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Old 27th April 2007, 06:16 PM   #1
AhmedF is offline AhmedF  United States
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Default Push-pull and passive radiators

I have three questions about doing a passive radiator push-pull subwoofer, which I'll ask first and then follow with some setup information.

1) Is there any reason not to do it compared to having both of the drivers facing out or using a common enclosure?
2) Should the PR's also be push-pull, or does it not matter?
3) Are there disadvantages to having the two active woofers at 90 degrees from each other instead of on opposite walls or on the same baffle with one inverted.


After a deliberation and questions on a few DIY speaker sites, I've decided to upgrade my current subwoofer by doubling it up instead of scrapping it and using a different driver. The current subwoofer is a North Creek Music Systems Thunder (1), which uses a Peerless XLS 12 with the matching passive radiator I will power the system with two Outlaw Audio 2200 M-block amps (2) and EQ it with a Velodyne SMS-1 (3).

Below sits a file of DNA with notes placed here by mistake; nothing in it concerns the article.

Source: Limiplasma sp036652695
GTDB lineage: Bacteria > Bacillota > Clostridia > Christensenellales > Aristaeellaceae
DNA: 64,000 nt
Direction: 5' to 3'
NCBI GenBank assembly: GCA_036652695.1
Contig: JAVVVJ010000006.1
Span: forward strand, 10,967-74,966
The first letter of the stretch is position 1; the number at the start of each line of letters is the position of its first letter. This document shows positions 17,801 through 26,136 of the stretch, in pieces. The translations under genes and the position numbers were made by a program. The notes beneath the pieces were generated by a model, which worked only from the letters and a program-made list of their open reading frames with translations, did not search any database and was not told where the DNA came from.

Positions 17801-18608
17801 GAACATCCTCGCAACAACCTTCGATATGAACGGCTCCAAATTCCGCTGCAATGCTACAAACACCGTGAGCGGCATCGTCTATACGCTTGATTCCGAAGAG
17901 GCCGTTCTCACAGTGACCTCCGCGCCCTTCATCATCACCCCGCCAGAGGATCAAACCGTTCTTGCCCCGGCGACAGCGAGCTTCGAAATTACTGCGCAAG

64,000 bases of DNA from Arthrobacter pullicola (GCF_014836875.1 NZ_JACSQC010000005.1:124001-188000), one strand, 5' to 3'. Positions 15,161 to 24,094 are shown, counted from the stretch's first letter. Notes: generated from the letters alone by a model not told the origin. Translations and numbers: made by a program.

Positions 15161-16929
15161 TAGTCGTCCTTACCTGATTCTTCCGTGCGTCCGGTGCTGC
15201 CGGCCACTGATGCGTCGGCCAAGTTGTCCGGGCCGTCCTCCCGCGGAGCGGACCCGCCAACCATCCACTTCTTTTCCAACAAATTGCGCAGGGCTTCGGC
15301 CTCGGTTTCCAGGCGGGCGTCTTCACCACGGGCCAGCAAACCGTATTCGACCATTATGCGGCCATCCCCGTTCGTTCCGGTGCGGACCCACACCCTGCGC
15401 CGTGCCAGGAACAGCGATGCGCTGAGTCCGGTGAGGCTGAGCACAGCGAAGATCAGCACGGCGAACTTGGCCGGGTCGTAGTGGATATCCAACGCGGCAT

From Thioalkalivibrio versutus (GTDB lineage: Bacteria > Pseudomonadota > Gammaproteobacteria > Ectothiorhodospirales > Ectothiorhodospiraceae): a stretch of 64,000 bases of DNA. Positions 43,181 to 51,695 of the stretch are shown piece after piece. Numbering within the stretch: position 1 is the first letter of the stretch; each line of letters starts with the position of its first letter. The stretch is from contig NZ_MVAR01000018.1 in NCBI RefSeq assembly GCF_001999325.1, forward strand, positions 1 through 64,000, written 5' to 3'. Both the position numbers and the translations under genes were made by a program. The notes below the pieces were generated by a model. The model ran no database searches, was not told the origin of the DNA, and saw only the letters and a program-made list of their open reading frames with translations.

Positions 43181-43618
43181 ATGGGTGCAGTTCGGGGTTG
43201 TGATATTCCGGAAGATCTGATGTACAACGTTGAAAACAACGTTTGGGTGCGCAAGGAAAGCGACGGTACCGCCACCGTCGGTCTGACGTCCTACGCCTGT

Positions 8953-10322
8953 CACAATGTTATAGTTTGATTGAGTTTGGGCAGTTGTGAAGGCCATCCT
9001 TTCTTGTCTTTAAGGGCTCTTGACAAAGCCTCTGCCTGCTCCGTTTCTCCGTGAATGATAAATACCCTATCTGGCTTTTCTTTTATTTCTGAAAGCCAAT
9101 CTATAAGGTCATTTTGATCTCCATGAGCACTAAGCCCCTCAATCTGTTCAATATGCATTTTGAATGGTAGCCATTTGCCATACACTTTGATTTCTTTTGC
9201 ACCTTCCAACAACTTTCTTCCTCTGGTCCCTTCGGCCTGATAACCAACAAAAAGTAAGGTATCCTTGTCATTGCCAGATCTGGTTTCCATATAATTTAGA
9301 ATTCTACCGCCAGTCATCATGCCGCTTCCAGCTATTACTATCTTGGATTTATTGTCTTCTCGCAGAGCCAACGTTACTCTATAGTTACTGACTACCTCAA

While I'm very happy with the sound quality of the Thunder, it did not have sufficient output in my new home's much larger living room.

I've been scouring this forum and the internet at large for multiple driver subwoofer cabinets, and I came upon an interesting page with information about push-pull subwoofers (4). I was thinking about building my new subwoofer as a push-pull with a woofer on the front and a woofer at the bottom firing into the enclosure, like the Miller & Kreisel (5) subwoofers, with a passive radiator on each side wall to cancel vibrations. However, in the six pages of threads on push-pull subwoofers in this forum, I couldn't find anything about combining push-pull drivers with passive radiators. So some questions:


Thanks,

FA

(1) North Creek Thunder subwoofer: http://www.northcreekmusic.com/Thunder/ThunderInfo.htm
(2) Outlaw Audio 2200 M-block amp: http://www.outlawaudio.com/products/2200.html
(3) Velodyne SMS-1: http://www.velodyne.com/velodyne/pr...mp;sid=676i995q
(4) Push-pull subwoofers (bottom of page) http://www.danmarx.org/audioinnovation/theories.html
(5) I looked up the Miller & Kreisel http://www.mksound.com/subwoofer.php
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Old 27th April 2007, 06:58 PM   #2
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AhmedF: " 1) Is there any reason not to do it compared to having both of the drivers facing out or using a common enclosure? ..."